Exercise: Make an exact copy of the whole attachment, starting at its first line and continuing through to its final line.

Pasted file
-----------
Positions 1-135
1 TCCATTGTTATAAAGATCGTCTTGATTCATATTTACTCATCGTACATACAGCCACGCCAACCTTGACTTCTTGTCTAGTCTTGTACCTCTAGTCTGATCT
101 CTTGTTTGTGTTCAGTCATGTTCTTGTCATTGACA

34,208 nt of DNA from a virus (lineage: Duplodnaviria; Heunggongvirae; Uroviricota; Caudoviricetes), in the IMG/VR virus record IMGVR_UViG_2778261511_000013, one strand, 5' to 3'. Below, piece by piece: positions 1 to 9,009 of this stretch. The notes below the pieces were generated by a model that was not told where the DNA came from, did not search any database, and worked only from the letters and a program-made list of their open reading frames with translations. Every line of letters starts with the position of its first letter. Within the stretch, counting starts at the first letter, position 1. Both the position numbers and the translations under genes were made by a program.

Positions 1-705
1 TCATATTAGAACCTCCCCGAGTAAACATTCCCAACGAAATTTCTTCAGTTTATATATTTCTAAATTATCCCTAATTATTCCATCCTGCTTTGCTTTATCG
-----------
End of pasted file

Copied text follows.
Positions 1-135
1 TCCATTGTTATAAAGATCGTCTTGATTCATATTTACTCATCGTACATACAGCCACGCCAACCTTGACTTCTTGTCTAGTCTTGTACCTCTAGTCTGATCT
101 CTTGTTTGTGTTCAGTCATGTTCTTGTCATTGACA

34,208 nt of DNA from a virus (lineage: Duplodnaviria; Heunggongvirae; Uroviricota; Caudoviricetes), in the IMG/VR virus record IMGVR_UViG_2778261511_000013, one strand, 5' to 3'. Below, piece by piece: positions 1 to 9,009 of this stretch. The notes below the pieces were generated by a model that was not told where the DNA came from, did not search any database, and worked only from the letters and a program-made list of their open reading frames with translations. Every line of letters starts with the position of its first letter. Within the stretch, counting starts at the first letter, position 1. Both the position numbers and the translations under genes were made by a program.

Positions 1-705
1 TCATATTAGAACCTCCCCGAGTAAACATTCCCAACGAAATTTCTTCAGTTTATATATTTCTAAATTATCCCTAATTATTCCATCCTGCTTTGCTTTATCG